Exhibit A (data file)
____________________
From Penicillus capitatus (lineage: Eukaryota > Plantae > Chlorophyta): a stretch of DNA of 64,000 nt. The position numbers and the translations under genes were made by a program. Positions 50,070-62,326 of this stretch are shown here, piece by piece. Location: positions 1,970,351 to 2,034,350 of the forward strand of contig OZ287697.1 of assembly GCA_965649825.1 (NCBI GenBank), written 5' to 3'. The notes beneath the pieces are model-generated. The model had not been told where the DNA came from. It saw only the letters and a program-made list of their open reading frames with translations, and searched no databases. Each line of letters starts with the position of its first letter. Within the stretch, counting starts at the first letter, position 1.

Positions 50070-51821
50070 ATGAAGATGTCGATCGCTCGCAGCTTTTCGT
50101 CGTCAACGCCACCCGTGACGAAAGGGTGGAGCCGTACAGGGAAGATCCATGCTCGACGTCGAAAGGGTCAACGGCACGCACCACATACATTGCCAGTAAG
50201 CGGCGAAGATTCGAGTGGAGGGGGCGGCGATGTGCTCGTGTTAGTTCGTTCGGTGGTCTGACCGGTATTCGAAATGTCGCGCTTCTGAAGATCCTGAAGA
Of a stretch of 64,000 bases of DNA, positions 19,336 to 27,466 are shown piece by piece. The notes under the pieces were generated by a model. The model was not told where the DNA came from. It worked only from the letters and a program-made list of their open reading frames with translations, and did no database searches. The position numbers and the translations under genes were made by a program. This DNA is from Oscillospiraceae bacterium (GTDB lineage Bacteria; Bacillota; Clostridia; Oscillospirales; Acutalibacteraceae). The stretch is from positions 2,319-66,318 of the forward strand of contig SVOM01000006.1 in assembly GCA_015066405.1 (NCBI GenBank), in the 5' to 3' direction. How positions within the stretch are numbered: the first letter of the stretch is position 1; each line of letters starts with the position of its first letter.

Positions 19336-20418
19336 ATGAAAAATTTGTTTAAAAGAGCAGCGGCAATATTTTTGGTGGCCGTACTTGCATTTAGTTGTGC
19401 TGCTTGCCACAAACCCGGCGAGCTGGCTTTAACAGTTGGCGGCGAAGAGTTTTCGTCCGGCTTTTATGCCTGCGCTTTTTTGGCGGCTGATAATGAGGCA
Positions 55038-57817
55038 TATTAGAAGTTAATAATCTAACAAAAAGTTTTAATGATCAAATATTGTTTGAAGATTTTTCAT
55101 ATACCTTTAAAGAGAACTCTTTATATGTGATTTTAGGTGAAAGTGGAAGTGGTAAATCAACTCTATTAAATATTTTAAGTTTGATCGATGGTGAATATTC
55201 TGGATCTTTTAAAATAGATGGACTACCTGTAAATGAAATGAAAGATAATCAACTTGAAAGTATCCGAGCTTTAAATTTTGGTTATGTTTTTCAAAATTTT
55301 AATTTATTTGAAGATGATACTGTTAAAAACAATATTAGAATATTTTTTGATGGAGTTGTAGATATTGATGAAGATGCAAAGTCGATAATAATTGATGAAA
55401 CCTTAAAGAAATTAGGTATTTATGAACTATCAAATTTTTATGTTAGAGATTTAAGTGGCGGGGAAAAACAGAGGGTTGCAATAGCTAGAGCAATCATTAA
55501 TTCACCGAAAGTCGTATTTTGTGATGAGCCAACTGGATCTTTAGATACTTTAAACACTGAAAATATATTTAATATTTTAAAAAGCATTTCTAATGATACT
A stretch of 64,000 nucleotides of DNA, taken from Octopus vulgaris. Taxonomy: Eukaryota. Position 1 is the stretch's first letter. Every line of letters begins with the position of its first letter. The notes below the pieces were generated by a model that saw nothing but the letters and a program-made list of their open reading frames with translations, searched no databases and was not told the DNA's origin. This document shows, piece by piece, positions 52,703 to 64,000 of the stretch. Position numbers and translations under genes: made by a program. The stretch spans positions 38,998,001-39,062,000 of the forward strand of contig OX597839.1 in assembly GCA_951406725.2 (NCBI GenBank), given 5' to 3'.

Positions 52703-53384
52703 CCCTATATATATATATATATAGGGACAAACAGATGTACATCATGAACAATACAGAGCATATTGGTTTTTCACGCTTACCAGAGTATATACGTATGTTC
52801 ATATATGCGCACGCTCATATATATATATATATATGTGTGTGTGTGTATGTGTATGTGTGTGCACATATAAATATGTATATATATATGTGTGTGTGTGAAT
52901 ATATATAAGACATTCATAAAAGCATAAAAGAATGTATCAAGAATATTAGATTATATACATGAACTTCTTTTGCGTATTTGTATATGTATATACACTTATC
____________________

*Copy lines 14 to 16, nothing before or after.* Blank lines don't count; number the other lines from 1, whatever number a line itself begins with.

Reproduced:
55301 AATTTATTTGAAGATGATACTGTTAAAAACAATATTAGAATATTTTTTGATGGAGTTGTAGATATTGATGAAGATGCAAAGTCGATAATAATTGATGAAA
55401 CCTTAAAGAAATTAGGTATTTATGAACTATCAAATTTTTATGTTAGAGATTTAAGTGGCGGGGAAAAACAGAGGGTTGCAATAGCTAGAGCAATCATTAA
55501 TTCACCGAAAGTCGTATTTTGTGATGAGCCAACTGGATCTTTAGATACTTTAAACACTGAAAATATATTTAATATTTTAAAAAGCATTTCTAATGATACT